- I lived in Rota, Spain, for a while on assignment with the Navy. My tiny apartment taught me a lot.
- I grew up in Texas and was used to driving everywhere and cranking the AC, but that changed in Spain.
- I walked, biked, and carpooled to save money, ate locally, and learned to keep cool on the cheap.
I wish I could say it didn’t take moving to another continent on an overseas Navy assignment in my early 20s to get right with my money mindset. But: It did.
Now that I’m back Stateside I’ve taken the lessons I learned while deployed in Rota, Spain, and used them to save thousands by employing a few simple lifestyle tweaks.
1. I started spending less on food
In Rota, I spent significantly less money on food than I did in the US. This was partly because I lived on the southern coast of the peninsula where there is plenty of reasonably priced fresh fish, olives, olive oil, and other staples that are typically pricier Stateside.
Many common southern Spanish dishes, like gazpacho and tortilla de patata, are made of inexpensive ingredients that are on the verge of spoiling (eg, tomatoes for gazpacho are best once they are overripe, soft, and have nearly gone bad).
Gazpacho isn’t for everyone, but anyone can benefit from buying local, in-season foods and meal planning around recipes that make grocery hauls last as long as possible. I save hundreds of dollars a month this way.
2. I discovered cheap alternatives to AC
I lived in Texas most of my life, so I kept my AC cranked to max power almost 24/7 in the summer. When I moved to Spain, I had a tiny AC unit in my apartment that stopped working a month after my first night there.
Central AC is a rare luxury in southern Spain, and it was August, so I improvised by leaving the windows of my third-floor apartment open during the day to let the breeze in and keeping chilled towels and water in the fridge for especially hot days .
I spent very little on my energy bill there, and now I am much more conscious of my energy use in the US despite living in Florida. These days, the AC is only on in the afternoons when I’m home, which saves me around $37 a month.
3. I switched to walking, biking, and carpooling
In the US, I was used to having my own car and the freedom to go anywhere, anytime, without pause. This led to me burning a ton of unnecessary cash on gas. In Rota, I used a variety of methods to get around, since there is very little in the way of public transportation there. I biked, carpooled, and walked as much as possible.
After I met my husband, we drove his 2000 Honda CRV “beater” infrequently because we were accustomed to walking and biking everywhere. Now that we’re back in the States, we are much more conservative with gas usage and carpool to work as often as possible, which saves anywhere from $116 to $230 a week.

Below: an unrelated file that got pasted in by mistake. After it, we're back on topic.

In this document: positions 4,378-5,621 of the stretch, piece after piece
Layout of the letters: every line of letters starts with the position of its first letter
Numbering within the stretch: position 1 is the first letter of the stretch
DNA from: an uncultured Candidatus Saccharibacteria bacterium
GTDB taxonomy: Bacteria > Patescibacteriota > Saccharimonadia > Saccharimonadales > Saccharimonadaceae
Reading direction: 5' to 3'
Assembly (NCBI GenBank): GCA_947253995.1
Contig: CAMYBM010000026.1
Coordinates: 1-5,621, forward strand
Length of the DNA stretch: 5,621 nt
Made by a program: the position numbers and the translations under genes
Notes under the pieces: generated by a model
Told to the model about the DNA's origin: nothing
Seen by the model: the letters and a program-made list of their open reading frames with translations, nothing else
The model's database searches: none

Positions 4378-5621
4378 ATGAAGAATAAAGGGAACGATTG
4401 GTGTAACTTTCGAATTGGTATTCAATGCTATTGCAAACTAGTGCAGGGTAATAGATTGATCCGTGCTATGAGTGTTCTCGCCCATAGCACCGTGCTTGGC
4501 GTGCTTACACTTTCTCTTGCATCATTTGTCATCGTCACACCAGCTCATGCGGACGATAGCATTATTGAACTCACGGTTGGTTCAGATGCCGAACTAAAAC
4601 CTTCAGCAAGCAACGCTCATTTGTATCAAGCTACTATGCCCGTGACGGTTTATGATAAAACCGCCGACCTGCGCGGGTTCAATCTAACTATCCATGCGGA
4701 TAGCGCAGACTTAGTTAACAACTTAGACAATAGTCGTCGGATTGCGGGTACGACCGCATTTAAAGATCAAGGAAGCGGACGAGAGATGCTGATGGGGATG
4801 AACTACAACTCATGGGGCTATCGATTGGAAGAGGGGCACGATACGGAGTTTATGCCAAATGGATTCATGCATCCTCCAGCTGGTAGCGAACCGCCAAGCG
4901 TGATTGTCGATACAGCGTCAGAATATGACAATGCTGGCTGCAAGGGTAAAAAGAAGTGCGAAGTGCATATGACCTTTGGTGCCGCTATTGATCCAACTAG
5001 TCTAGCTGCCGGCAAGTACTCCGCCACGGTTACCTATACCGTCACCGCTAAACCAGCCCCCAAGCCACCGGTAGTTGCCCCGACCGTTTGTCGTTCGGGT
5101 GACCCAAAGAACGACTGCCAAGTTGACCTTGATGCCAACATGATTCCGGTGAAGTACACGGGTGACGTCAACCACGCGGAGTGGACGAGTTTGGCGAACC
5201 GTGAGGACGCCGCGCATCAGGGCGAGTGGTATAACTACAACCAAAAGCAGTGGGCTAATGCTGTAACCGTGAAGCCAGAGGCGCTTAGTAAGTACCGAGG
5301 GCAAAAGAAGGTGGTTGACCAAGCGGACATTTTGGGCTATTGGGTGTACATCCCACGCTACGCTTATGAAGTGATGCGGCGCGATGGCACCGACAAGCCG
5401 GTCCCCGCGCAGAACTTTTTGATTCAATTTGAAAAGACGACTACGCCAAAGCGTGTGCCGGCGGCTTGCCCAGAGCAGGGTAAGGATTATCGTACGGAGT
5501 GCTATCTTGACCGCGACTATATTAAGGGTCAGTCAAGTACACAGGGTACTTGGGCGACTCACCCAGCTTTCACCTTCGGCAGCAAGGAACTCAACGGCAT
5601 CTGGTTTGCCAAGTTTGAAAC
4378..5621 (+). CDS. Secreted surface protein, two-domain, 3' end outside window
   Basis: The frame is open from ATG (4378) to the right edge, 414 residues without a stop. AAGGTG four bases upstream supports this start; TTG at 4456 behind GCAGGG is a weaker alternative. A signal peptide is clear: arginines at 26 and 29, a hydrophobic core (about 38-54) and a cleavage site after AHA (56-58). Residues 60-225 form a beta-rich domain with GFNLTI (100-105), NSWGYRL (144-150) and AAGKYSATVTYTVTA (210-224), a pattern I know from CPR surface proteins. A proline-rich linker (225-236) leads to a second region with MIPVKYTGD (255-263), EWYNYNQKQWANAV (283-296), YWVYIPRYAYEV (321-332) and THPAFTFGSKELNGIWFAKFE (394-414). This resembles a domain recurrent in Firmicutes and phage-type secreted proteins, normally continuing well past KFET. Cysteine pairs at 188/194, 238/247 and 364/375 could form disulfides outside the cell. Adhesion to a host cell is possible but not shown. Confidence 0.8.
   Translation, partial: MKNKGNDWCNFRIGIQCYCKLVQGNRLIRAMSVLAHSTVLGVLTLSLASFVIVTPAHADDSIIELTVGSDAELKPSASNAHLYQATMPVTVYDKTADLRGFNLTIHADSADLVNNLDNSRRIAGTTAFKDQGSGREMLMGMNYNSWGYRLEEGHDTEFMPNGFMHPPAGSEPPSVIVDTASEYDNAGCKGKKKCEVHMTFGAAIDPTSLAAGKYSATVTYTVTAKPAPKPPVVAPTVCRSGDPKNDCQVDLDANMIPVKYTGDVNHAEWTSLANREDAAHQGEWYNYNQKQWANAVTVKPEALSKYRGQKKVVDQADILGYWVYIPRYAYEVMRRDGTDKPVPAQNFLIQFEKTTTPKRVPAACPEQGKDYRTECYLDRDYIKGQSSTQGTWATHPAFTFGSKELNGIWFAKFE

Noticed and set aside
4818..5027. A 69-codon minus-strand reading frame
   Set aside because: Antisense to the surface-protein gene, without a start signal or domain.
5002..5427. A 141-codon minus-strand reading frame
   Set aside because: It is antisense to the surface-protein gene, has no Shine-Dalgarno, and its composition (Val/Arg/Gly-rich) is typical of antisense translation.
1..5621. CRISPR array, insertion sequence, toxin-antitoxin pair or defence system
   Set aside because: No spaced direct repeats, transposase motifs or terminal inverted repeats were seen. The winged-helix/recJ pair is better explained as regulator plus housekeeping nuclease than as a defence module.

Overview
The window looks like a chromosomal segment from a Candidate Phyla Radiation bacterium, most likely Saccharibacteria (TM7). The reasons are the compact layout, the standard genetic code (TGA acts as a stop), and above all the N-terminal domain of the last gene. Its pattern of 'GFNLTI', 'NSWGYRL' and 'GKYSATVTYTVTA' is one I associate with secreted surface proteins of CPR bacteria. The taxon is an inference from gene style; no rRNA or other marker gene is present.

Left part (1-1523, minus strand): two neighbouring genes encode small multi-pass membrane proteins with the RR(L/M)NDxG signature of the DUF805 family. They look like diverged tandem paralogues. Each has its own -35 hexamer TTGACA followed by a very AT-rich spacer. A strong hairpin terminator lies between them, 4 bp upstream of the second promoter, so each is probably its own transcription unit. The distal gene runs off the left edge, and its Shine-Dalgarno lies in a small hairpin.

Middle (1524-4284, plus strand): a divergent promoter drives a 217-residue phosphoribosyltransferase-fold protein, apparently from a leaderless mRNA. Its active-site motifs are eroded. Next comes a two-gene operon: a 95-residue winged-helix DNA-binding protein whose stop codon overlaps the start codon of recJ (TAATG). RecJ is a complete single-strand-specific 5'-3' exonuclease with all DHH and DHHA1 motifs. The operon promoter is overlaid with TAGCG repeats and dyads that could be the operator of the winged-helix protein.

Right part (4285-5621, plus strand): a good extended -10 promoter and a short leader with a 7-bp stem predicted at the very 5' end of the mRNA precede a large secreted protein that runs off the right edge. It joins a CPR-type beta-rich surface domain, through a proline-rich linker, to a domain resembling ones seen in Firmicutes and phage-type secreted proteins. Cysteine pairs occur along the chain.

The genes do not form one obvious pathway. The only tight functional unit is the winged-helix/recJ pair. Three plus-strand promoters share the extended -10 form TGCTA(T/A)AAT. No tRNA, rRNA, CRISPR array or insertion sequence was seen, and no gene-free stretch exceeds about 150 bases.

4. I learned to drive standard
My husband’s Honda was a standard transmission. I had no idea how to drive standard, but I had to learn if I wanted to pay less for rental cars when we went on trips, since automatic cars are not the norm in Europe. Once I learned, we were able to rent cars for much less and saved hundreds of dollars on travel.
Now I love driving stick, and in the US, I saved more than $1,000 by buying the standard version of my car. In the long run, it paid to take the time to learn that relatively simple skill and it has driven me (pun intended) to be more resourceful when it comes to managing my finances.
5. I stopped spending on things and chose experiences instead
In that tiny Spanish apartment, I had very little room for things. I had very few clothes, a few books, my uniforms, and my bike. I was constantly at work on the ship, so I didn’t have time to accumulate stuff even if I wanted to cram it into that small space.
I also realized that the experience of being on assignment overseas cultivated the feeling of being “unsettled” or un-attached to one place. I didn’t buy things I wanted simply because I knew I would have to move them back to the US in a matter of time. Instead, I chose to spend my money on travel, which was (in my experience) more fulfilling than harboring a collection of things.
Though I only lived abroad for a short time, the experience changed my approach to money and still influences my spending and saving habits. I learned that saving a ton of money doesn’t have to be complicated: sometimes it’s as easy as incorporating a bit of frugality and resourcefulness into the budget plan.